Date of Award

2-2019

Document Type

Dissertation

Degree Name

Doctor of Ministry (DMin)

Department

Seminary

First Advisor

Diane Zemke, PhD

Second Advisor

Antipas Harris, DMin

Abstract

The 21st century American church sits in the crux of a paradigm shift. The shift is driven by the decline in community and the need to evolve in the manner and methods used to maintain fellowship with believers who are seeking community. The loss of community presents both a challenge and an opportunity. One way in which we, as the church, can expand our connection with one another is through incorporating communities of practice. Communities of practice consist of three main components: domain (shared interest), community, and practice. The conceptual framework of communities of practice can foster community and discipleship within American church communities because it extends into online media.

Online communities of practice can be used to facilitate connection and the practice of meaningful community without the limitations of time and place. Section 1 addresses the problem of declining community faced by American church leaders and the importance of community in the life of the church. Section 2 evaluates the history, the establishment of, and the existing issues with current practices used by the local church (Sunday school, Bible study, and small/home groups) to foster community among members and those on the margins. Section 3 argues for online communities of practice in conjunction with a circle of praxis as a new solution that allows for community to be rediscovered and supports faithful discipleship. In addition, I argue that the theological framework of koinonia and the conceptual framework of online communities of practice collectively are a practical model for rediscovering community in the American church context in the 21st century. Sections 4 and 5 provide information on a web-based resource that will support ministry leaders to establish communities of practice within their church context. Section 6 focuses on areas for further research.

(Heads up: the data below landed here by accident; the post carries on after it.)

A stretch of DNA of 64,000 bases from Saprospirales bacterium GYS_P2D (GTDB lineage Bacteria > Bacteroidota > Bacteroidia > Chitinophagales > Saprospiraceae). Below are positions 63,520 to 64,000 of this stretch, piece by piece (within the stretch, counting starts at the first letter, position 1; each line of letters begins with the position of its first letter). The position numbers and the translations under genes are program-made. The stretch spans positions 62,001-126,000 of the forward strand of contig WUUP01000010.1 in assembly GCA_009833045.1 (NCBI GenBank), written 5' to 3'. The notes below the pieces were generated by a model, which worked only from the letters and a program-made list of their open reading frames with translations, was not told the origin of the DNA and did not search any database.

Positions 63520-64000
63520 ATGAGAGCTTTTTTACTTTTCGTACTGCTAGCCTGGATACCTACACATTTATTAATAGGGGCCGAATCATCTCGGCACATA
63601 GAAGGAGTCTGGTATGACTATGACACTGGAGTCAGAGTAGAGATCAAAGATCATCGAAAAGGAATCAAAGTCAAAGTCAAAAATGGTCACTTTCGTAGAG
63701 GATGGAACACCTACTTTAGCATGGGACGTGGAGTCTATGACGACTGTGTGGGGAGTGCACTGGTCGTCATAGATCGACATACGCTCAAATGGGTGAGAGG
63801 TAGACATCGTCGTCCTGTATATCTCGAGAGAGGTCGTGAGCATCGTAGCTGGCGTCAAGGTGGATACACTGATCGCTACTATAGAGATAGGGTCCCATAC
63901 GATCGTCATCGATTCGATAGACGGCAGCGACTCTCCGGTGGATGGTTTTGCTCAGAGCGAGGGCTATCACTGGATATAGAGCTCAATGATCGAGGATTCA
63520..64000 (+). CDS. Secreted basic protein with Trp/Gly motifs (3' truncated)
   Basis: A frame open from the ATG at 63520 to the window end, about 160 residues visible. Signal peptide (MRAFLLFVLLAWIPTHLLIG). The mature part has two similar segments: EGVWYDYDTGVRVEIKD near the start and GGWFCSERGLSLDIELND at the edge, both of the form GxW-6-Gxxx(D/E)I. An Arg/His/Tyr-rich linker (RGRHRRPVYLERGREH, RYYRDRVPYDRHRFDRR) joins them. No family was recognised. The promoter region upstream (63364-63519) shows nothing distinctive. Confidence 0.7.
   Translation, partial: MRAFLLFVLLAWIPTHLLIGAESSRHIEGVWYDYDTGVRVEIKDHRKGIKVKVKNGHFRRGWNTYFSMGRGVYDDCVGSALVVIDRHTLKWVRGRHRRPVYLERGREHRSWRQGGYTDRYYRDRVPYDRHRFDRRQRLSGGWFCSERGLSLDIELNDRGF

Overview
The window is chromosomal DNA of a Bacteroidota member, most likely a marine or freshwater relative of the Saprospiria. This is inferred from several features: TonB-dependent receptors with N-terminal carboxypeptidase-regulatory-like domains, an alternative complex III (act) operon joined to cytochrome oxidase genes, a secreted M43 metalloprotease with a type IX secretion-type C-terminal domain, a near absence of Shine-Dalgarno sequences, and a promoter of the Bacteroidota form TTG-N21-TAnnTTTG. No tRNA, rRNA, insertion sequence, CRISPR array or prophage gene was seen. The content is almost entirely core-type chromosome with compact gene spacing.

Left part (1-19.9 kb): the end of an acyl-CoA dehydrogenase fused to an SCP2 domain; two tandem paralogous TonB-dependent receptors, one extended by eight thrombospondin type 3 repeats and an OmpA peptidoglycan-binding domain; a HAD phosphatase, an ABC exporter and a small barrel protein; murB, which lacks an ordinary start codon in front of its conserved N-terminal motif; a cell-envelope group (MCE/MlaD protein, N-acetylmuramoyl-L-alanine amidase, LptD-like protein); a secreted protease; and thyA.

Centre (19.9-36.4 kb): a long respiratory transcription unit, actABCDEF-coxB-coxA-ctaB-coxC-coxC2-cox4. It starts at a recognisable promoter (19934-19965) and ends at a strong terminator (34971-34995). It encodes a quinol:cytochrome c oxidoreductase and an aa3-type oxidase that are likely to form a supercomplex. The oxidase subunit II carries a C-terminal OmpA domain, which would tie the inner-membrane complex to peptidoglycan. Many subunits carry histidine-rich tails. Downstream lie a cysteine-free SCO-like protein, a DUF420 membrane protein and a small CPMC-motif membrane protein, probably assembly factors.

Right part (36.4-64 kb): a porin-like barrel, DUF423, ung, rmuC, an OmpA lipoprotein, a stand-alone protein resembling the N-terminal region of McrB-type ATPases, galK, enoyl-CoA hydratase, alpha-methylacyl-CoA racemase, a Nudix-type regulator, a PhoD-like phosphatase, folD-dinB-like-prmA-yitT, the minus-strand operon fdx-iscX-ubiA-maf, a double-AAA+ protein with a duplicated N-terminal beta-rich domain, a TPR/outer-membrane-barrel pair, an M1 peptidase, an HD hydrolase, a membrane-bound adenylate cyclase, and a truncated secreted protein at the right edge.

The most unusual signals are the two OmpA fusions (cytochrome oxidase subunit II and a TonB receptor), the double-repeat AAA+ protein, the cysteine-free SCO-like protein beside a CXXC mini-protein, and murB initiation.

Included in

Christianity Commons

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